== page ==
I would go as far as to say that this book is in my Top 3 books ever. My lord, the way this book sent me on a spin. I first read it back in 2016, I read it twice that year, and I only picked it up again to start a re-read this month. The writing, the characters, the way Donna Tartt dips into gothic literature and moulds it around the settings in this book just make you shiver. It’s an intense read, and it took 17-year old me two really slow reads back in 2016 to full grasp the story. It’s an intense depiction of morality, class, betrayal and evil and the pace forces you to really be ready for anything. I can’t really put this book into any more words than that. If you’ve read The Secret History then you might understand what I mean and if you haven’t, you can only really read the book to try and understand. This book has stayed with me for the last 5 years and I’m very happy I’ve started re-reading it.
On The Come Up – Angie Thomas
This book, written by the author of Concrete Roses and The Hate You Give, is undeniably underrated, especially when it stands next to titles as impactful and as popular as the two I just mentioned. It’s about a young girl named Bri who wants to make it as a successful rapper, following in the footsteps of her late father who was an underground rap legend. It covers how her dreams interweave with her reality, her mother losing her job and the lives of poor and working-class African American communities. It touches you in a way that Angie Thomas has mastered.
The Butterfly Effect: How Kendrick Lamar Ignited The Soul of Black America – Marcus J. Moore
This is the first and only biography of Kendrick Lamar, one of my favourite rappers of all time and Marcus J. Moore nails it. It covers his timeline, growing up as a young child in Compton having to manoeuvre around a life filled with gang violence, poverty and racism, channeling that into his music and his craft and fighting his way to the top of the game. You really get a sense of how much Kendrick has truly impacted the musical scene. His assistance in the resurgence of bebop and jazz within hip-hop and rap, and how much of an impact he’s truly had.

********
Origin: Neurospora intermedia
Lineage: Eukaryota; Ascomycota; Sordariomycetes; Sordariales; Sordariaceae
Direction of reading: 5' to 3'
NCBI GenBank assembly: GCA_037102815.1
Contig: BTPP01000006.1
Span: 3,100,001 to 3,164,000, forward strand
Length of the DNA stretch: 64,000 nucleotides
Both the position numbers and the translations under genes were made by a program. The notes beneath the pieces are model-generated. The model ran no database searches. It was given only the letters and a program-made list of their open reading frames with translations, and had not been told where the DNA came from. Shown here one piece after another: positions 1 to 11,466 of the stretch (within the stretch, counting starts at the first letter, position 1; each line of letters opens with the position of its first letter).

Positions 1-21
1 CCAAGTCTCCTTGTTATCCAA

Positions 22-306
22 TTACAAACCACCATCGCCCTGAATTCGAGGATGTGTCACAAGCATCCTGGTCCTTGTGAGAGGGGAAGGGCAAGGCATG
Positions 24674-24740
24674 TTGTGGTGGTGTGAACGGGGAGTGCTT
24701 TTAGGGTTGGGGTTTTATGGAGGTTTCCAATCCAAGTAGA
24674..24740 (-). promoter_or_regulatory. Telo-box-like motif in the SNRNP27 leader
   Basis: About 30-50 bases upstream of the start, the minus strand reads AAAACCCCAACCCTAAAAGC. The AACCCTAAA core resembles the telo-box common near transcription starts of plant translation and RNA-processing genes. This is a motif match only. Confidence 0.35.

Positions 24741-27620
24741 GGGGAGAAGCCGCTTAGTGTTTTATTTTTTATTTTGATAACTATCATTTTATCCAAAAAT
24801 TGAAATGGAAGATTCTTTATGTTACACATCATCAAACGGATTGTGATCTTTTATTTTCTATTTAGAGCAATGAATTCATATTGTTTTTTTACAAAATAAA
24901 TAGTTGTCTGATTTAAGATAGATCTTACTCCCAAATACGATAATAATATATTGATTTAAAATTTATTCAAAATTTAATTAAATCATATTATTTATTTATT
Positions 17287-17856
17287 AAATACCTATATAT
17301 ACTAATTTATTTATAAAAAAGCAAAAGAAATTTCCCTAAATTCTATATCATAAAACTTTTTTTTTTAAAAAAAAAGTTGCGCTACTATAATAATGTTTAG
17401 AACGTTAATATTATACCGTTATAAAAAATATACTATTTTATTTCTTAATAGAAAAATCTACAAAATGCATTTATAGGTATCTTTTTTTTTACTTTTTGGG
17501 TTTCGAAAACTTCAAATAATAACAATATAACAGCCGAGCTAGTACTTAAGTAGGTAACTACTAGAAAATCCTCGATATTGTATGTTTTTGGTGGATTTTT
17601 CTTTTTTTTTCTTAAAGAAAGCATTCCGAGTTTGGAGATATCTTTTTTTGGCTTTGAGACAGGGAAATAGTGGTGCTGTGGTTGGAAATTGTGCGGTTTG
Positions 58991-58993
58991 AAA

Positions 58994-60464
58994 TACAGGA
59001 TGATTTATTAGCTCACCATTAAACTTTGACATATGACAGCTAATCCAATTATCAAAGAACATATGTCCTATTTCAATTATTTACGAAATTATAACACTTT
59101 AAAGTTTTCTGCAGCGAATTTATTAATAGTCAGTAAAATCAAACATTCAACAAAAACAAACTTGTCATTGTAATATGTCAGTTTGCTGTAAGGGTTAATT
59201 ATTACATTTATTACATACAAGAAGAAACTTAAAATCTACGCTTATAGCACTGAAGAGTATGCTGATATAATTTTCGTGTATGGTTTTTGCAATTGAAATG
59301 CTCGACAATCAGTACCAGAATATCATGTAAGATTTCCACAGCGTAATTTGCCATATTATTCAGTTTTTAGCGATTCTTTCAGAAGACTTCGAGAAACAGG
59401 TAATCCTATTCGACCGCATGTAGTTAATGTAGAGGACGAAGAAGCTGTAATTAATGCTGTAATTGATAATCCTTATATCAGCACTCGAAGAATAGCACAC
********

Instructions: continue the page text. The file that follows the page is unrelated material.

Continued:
Shoe Dog – Phil Knight
I wasn’t sure what I expected when I decided to read the memoir of Phil Knight, the creator of Nike. I had an interview with the company lined up earlier this year and I was intent on knowing everything and anything about the brand I already loved. Phil Knight, is one of the best story-tellers I’ve ever read. The way he was able to reflect, replay key moments and interactions and really take you on a deep dive through the history of his life, the ideas and events that lead to creating the iconic brand and all the people involved, kinda removed that ever-present feeling you sometimes get when reading memoirs and biographies. There’s this sense of humility and gratefulness when you read his memoir and at the same time you constantly have to remind yourself that this is the man who built an empire. The humble beginnings really give you a sense of just how huge the brand is and everything it encompasses, all wrapped up perfectly in a book written by an incredible storyteller.
Song Of Achilles – Madeline Miller
I picked up this book and it really cemented my love for Greek mythology, Greek gods and their worlds. I dipped my toe into the genre, more like threw my whole foot in, by reading Troy by Stephen Fry and fell in love with it. I also previously read another one of Miller’s books, Circe, and loved it, so when I saw BookTok going bonkers for Song Of Achilles, I bought it straight away. This book ruined me. It follows the Greek god Achilles, and Patroclus, a young prince who is exiled from his kingdom and how they’re brought together, purely by chance. The way these two characters develop and blossom throughout the book really pulls and tears at all of your emotions. Patroclus is a character who you can’t help but support and empathise with, despite his many faults. His wins become yours and you share in his failures. Achilles, in a way, becomes much more human and accessible and half the time I was reading this I forgot that this was Achilles, the Greek god Achilles. Madeline Miller manages to capture boyhood, love, honour and grief incredibly in this book.